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Hello once again everyone! This article will serve as part 4 of our “Definitive Guide to Containers for MSPs” series. Once again, this series is focusing on containerization technologies through the lens of an MSP evaluating them for use in their solution stack. Today, we’ll be focusing a bit more on some docker basics.
First though, let’s take a look at where we’ve been thus far with this series.
The Definitive Guide to Containers for MSPs so far
Part 1 – What are Containers?
Part 3 – Introduction to Docker
Pro Tips for Working with Docker
In our last segment, we showed you how to install Docker and use it to pull and run a basic container. In this episode, we’ll look at doing a bit more with Docker so you can start to get used to it. In this article we’ll show you how to:
- How to Use Docker Help
- How to Get Container Image Information from Docker Hub
- How to Run Linux Containers on Windows
- How to Pull and Running Ready-to-go Apps
How to Use Docker Help
If you’ve read some of my PowerShell content on the Altaro Hyper-V or Altaro VMware Blogs, you’ll possibly know that my favorite PowerShell command is Get-Help. I can be honest with myself. I’m human. There are WAY too many commands and parameters for me to memorize and keep track of, and to be honest, my memory is terrible (just ask my wife). Chances are some of what I just said will apply to you as well.
With that in mind, it helps tremendously to have a good help system for any tool in your stack. Thankfully, due to the CLI nature of Docker, there is a fantastic help system baked in regardless of the platform you’re running it on.
Now some people will say, “how is documentation a pro tip?”, and I suppose, yes, it is something of a “grey area”. However, I’ve found that when people are learning Docker for the first time they are likely coming from the Windows world. The Help system for Docker follows syntax that is more akin to Linux and open source, so I’d like to at least show how to access and navigate the help system before we move further.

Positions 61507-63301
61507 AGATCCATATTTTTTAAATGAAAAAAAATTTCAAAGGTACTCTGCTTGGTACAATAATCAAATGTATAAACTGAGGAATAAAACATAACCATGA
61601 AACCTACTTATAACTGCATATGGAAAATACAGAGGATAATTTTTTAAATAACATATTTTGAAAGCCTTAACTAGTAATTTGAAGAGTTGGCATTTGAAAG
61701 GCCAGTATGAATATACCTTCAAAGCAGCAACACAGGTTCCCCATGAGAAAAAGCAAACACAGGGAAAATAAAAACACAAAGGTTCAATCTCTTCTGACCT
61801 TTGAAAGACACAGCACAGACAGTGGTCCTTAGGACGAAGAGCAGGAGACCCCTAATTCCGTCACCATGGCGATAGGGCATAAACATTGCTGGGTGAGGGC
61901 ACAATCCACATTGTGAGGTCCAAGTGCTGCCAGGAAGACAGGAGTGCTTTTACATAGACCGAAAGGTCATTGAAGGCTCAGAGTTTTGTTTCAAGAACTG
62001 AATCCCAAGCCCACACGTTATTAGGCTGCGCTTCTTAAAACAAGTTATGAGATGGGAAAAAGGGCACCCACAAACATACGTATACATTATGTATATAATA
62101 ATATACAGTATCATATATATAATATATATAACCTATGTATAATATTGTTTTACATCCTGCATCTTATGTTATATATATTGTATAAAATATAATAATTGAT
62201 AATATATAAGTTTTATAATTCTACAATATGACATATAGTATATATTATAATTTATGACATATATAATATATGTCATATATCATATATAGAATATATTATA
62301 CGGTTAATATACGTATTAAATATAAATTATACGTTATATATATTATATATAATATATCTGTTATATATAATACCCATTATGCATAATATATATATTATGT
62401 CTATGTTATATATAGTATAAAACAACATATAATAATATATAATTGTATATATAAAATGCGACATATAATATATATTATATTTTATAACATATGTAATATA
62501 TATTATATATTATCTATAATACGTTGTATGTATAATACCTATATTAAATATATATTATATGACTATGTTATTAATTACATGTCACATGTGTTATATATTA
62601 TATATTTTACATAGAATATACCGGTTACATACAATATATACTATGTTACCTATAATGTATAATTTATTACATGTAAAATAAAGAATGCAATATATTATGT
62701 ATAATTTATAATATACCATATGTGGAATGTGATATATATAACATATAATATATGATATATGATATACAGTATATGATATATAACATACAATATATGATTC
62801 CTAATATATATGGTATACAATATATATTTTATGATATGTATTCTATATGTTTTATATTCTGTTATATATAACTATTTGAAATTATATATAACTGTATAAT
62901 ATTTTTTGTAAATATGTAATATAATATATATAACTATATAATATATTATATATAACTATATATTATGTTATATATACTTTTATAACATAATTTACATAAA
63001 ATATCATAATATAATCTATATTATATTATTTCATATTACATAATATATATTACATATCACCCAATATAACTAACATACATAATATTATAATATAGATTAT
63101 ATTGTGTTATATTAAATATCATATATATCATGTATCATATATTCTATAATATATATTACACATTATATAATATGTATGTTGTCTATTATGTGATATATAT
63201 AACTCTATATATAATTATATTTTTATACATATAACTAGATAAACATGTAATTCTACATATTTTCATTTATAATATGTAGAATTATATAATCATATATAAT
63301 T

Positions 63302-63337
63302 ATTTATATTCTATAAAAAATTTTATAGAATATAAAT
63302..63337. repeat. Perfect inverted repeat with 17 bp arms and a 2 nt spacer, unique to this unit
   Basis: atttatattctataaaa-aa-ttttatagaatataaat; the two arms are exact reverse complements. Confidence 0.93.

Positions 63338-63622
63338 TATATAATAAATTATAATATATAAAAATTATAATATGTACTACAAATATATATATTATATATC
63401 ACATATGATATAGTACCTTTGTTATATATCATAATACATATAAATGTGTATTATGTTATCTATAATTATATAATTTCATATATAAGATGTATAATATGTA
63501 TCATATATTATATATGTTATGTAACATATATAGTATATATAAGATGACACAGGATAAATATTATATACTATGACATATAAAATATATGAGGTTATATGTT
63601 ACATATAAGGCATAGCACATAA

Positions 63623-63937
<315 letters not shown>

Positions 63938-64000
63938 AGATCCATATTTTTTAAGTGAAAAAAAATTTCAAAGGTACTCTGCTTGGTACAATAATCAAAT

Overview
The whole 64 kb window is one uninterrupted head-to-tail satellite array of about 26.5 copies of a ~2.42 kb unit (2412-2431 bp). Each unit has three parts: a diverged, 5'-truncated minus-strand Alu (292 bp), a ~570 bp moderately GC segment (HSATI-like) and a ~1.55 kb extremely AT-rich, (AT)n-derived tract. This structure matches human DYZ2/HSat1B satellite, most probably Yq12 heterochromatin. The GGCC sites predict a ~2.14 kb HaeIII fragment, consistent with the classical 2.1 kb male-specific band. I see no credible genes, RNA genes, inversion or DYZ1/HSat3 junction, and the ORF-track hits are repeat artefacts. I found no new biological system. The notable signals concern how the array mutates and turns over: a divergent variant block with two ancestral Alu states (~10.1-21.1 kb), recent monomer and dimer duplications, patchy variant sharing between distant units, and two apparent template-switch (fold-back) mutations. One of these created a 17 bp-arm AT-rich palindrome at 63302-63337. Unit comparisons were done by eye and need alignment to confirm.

To start with, open up a CLI window on the machine you installed Docker on from the last segment.
To open the basic help menu run the following:
You’ll get a list like the below.
This list contains a full listing of the main commands for the Docker engine. Most of them will execute a task that is most likely self-explanatory. However, you can get further details for a given command by issuing the –help parameter with the command typed AFTER the docker command. For example, if I wanted to know more about how the search function works for looking up images, I would run the below:
Docker search --help
and it would provide the syntax and possible additional parameters as shown below
We can see the proper usage syntax and the various options that go along with it.
If you want a REALLY good example, run:
Docker run --help
I won’t post the picture here for the sake of screen real estate, but you can see by running it on your own system. The amount of documentation and information is highly useful.